Previously, I posted an example of how to build an events calendar, which would populate some pie charts once you clicked a date on the calendar. Using Your Custom HTML Resource To Properly Display SWQL Query Results
Then, there was the post showing how to rebuild the manage views page, making it easier to navigate and manage your various viewgroups. Using Your Custom HTML Resource To Build A Better Way To Navigate Your Custom Views
Now, if all goes well, this post should show you an example of how you can view your events across a timeline. While this will work for any event with a start and end time, I am going to specifically use the NCM Scheduled Jobs for the example data.
More information on the timeline being used in this example can be found here: Charts | Google Developers
Just the same as previous versions of similar tools, mblackburn has done most of the legwork to get a fairly decent template built out, allowing me to "plug and play" this code to display our data in different ways.
ESTIMATED TIME TO INSTALL/PERFORM MODIFICATION: <5 Minutes
DIFFICULTY LEVEL: 1-Youngling
This mod was performed on the following SolarWinds environment/versions: (It may, or may not work on other versions)
Orion Platform 2018.2 HF6, SCM 1.0, NCM 7.8, NPM 12.3, DPAIM 11.1.0, VMAN 8.3.0, SAM 6.7.0, NetPath 1.1.3 © 1999-2018 SolarWinds Worldwide, LLC. All Rights Reserved.
Basically, you should only need to open the attached file (JS_Timeline-003.txt) in a text editor, copy the contents, and paste them into the "Custom HTML Resource" on one of your views within your SolarWinds environment.
Before we begin, (while the following is certainly a good practice, it actually doesn't apply to this customization.)
PLEASE don't edit the system files/database without backing them up first.
If you see a friend or co-worker making changes without backing up first, please alert the authorities.
Friends don't let friends mod without backups.
"If it's not broke, then fix it until it is."
-The smartest person ever
In The Beginning:
As with most things, we need to start somewhere. That somewhere is the default NCM "Jobs List" page. (/Orion/NCM/Resources/Jobs/JobsList.aspx)
Here is what our example data looks like in its default form. Pretty simple.
While there are many things I would like to see on this page (better/static filtering, independent "Last Date Start", "Current Duration", "Min Duration", "Max Duration", and "Avg Duration" columns, as well as a handful of other basic/standard data to assist with the overall system management), this post is really only going to focus on the basic DAILY view.
I say DAILY as this method is fairly simplistic, and is NOT very good at accommodating for anything out of the ordinary. In other words, if you are manually starting/stopping your NCM jobs, then you might see some odd looking data on the timeline. As far as I can tell, there is not an easy way to pull the basic data. For instance, I would consider the start time, end time, and next start time to exist for easy consumption. In reality, however, we only have easy access to end time, which is actually labeled as "LastDateRun", and the next start time, which is labeled as "NextDateRunUtc". Unfortunately, all of the job schedule data is stored in an XML formatted column of the Cirrus.NCM_NCMJobsView table, which I do not know how to easily access and parse within the scope of this example.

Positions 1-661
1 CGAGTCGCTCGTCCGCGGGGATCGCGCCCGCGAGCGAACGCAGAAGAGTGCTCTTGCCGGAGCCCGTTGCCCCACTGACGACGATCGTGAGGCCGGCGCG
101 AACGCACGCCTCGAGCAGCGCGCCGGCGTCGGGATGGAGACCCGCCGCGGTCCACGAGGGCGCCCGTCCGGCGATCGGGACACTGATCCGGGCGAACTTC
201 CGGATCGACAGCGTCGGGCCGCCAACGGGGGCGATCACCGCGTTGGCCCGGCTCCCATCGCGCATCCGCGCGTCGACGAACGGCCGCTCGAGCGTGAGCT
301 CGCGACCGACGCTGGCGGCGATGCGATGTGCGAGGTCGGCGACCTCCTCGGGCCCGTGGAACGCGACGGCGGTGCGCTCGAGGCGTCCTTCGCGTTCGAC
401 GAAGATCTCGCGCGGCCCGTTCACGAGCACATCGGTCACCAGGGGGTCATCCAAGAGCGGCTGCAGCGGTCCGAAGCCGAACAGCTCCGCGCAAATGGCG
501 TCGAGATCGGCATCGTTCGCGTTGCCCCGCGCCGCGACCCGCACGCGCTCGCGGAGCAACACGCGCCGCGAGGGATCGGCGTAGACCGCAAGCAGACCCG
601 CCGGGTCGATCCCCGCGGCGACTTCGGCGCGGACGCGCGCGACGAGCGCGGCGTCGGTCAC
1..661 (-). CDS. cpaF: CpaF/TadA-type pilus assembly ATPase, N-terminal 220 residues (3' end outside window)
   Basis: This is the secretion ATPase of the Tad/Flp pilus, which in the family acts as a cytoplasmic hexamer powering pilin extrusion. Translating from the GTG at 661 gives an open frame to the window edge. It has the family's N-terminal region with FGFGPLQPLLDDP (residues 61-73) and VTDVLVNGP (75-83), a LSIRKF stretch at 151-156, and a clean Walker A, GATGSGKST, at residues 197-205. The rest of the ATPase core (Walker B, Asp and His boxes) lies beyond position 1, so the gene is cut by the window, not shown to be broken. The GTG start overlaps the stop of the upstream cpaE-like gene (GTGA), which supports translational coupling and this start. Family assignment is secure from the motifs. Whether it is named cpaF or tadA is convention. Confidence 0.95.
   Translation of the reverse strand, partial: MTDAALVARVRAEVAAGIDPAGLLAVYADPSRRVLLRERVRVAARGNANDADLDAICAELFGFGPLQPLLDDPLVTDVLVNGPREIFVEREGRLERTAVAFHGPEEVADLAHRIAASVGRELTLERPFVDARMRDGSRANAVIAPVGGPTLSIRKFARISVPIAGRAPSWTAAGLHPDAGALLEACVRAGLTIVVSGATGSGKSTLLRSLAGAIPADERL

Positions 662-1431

Having said that, we should still be able to get the previous start time, by manipulating the next start time and previous end time with a few date thingies, a couple of number thingies, and a pinch of "I hope nothing changes"... Needless to say, I think this should work for the most part, but just know there may be issues with displaying some data, depending on some wonky date calculations.
Okay, let's get back on track here...
The full SWQL Query can be found at the following link: (SWQL Query To Display Basic NCM Scheduled Job Stats (Job Start, End, Duration, Next Start))
Here is what the results of our SWQL query would look like:
Nothing fancy, but we can clearly see all of the enabled jobs (and none of the jobs which are disabled), when each job started (or so we think... this is where the magic calculations begin), when each job ended, how long each job ran to complete, and a brief summary of when each job will again. Being that the query depends on the difference between the next run date and last end date, manually running the job would alter that time frame, which would produce incorrect data. (A problem to solve at another time?)
Again, this timeline is NOT perfect... at all... but it should provide a decent way to visualize which jobs are taking long, or which are overlapping with other jobs.
A few things to note:
**I have updated the attached file to include a temporary workaround for displaying jobs which were manually started. Manually starting a job will cause the new start time to appear as a date/time in the future, which will break the chart. If/when the new time is set as a future date, later than the end time, this workaround will simply use the last end time as both the start and end time. This will allow the job to be added to the chart at the time it completed running. The next time the job runs at its normal schedule, it should show up with its normal start and end times... Hopefully**
Well, there you go. It's not rocket surgery, or anything fancy. But, when the planets are aligned, and your luck is full, it just might work well enough for you to use once or twice.
What's in your widget? Please post below and let us know.
For more ways to customize your SolarWinds environment, make sure to check out this link, by CourtesyIT
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